Recently, it was announced that Irish fabless semiconductor firm DecaWave will be sold to Apple supplier Qorvo in a deal reportedly worth $400M – $500M, making it the biggest ever Irish tech exit. Back in 2008 though, DecaWave was a start-up, with some far-out UWB technology and an equally complex vision to convey.
DecaWave’s PR was always guided by a few simple principles. Like all startups, in its early days DecaWave was pitching potential, track record and the expertise of its founders, before later progressing to product development stories like tapeouts, evaluation kits, sample silicon and then eventually to full product launch.
Every one of these company milestones marked another step in building up Decawave's PR story.
Company Milestones As Content
DecaWave organically developed its ‘story’ by using both corporate and product milestones as they naturally occurred. With their first product in development – their first chip DW1000 wasn’t launched until late 2013 - and with an eye to investment, the focus was mostly on corporate achievement, though occasional feature and news forays into leading trade publications like EETimes, Electronics Weekly and RFID Journal, and websites like The Next Web, kept growing industry interest ticking over.
Thus an antenna collaboration with Dublin Institute of Technology, or participation in IEEE 802 meetings, or occasional industry awards, or the visits of overseas firms/industry bodies interested in UWB technology became the mainstay for company news, along with funding stories and key hires as they arose. And bundled together, these also formed content for a quarterly newsletter.
Gradually, as DW1000 neared completion, it also began to generate its own storyline – tape-out, sample silicon, evaluation kits and so on, right up to its first product launch.
By following this simple routine of reporting on company milestones as they occurred, DecaWave soon built up an impressive background story, and importantly, began to establish their credentials with important media editors and writers, both locally and overseas. They also built a strong digital footprint.
Building an Audience from Scratch
From the outset, DecaWave worked on developing an ‘in-house’ database of industry contacts – these were interested parties who contacted the firm directly, or who signed up for ‘gated’ content like internally generated UWB whitepapers, or simply those who requested information through the company website. This list was updated on a weekly basis by DecaWave, and the firm’s quarterly newsletter ensured that regular contact was maintained with everyone on the list.
Additionally, we developed an in-house media list, made up of interested writers from the important local business and technology pages in Irish media, as well as trade/tech writers in international industry journals like EETimes, EETimes Europe, RFID Journal, ElectronicWeekly and so on. The core DecaWave media list was highly focused, comprising no more than 20 – 25 individuals between Ireland and overseas. But they were all specialists, and we were in regular contact, so pretty soon we developed for DecaWave a reputation as a source for good, well resourced (pics, third party comment, etc.) copy.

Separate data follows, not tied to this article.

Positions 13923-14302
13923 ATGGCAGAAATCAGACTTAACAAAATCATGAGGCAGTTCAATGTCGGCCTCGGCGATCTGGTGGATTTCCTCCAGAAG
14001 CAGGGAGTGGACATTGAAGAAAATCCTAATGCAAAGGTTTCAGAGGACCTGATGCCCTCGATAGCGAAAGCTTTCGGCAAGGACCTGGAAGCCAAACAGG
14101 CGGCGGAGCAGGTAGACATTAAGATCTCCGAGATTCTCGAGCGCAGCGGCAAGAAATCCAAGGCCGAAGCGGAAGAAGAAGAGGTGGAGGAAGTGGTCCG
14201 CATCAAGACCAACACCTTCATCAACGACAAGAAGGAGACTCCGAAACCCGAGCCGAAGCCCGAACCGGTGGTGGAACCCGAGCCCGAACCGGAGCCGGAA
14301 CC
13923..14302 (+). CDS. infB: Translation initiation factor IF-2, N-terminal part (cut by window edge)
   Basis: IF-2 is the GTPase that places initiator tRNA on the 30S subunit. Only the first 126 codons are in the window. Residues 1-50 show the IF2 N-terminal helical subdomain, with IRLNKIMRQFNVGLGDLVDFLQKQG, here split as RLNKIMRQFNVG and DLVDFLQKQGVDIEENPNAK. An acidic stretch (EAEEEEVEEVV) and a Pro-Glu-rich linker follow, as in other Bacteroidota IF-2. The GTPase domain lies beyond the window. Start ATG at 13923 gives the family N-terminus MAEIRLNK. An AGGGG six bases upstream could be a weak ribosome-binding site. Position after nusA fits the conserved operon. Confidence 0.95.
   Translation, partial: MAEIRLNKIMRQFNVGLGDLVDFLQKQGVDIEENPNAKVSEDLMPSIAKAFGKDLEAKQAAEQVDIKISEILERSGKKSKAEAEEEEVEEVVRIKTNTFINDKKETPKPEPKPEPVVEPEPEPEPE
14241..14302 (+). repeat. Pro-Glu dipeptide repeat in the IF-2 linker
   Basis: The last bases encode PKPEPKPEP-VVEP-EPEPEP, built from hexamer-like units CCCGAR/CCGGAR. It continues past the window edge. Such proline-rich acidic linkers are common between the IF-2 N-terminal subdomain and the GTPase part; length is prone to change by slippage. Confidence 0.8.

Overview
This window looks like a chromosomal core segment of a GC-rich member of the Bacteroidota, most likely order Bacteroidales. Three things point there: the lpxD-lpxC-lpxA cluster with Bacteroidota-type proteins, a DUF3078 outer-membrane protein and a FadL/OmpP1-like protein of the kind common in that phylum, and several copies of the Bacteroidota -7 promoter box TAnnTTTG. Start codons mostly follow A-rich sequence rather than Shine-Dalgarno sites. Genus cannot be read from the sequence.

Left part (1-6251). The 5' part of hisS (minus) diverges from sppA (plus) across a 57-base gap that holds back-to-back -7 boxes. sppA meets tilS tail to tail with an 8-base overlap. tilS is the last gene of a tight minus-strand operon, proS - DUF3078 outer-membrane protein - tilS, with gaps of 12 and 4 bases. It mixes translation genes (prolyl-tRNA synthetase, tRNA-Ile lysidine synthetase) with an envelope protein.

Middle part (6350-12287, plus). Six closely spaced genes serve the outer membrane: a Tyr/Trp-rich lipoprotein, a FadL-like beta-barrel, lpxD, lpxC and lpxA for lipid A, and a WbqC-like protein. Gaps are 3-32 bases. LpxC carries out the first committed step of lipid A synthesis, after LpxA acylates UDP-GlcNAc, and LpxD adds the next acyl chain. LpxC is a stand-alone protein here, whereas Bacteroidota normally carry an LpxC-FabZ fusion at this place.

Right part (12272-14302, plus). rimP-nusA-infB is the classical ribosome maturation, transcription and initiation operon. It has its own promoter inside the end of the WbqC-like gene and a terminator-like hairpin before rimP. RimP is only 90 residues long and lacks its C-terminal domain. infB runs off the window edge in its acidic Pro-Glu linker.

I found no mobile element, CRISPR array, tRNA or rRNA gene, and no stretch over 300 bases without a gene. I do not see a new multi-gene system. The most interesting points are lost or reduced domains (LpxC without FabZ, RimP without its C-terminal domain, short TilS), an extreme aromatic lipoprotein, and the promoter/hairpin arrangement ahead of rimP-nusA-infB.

While DecaWave’s audience was disparate, it was also highly focussed. Most people consider marcom should be directed primarily at the market, and of course they are correct - it should. But many others make up the success of your enterprise, and these too should be borne in mind, both when shaping your story and distributing your message.
This was what we did with DecaWave: so as well as their consumers and leads, consideration was also given to investors, government funding agents, skills pool, employees, suppliers, etc. And as the DecaWave ‘story’ wasn’t just confined to product, but also to funding, key new hires, new customers, potential new applications and markets, and so on, the DecaWave story very quickly found a ready audience in both the RFID, Indoor Location, UWB, semiconductor, as well as the local investor, business and tech community.
Having worked with Ciaran and Michael as DecaWave’s outsourced PR for 6 years - from very small beginnings in East Point in 2008 right up to the international launch of their debut chip DW1000 in UCD Newman House by then Taoiseach Enda Kenny TD- I am delighted for their success; I can certainly attest to the hard grind that eventually brought them here.
CTO Michael was always a quare genius – a genuine, out-on-his-own UWB industry maven and visionary – also a former Young Scientist of the Year, and a proud owner of a ‘Countdown’ clock. When DecaWave came along, UWB was mostly known as a struggling wireless technology for consumer goods; Michael and DecaWave changed all that with their innovative alternate vision for the technology of ultra low power, very precise indoor location.
Meantime, CEO Ciaran had the huge task of keeping the entire DecaWave show on the road - grinding out DecaWave’s incredibly hard yards and milestones, pitching the extraordinary proposition to investors, and raising a breath-taking $50M - sometimes at $5 a time. On its own, this was an outstanding achievement. But then to finally work up a deal worth $400M - $500M as well - well done Ciaran.
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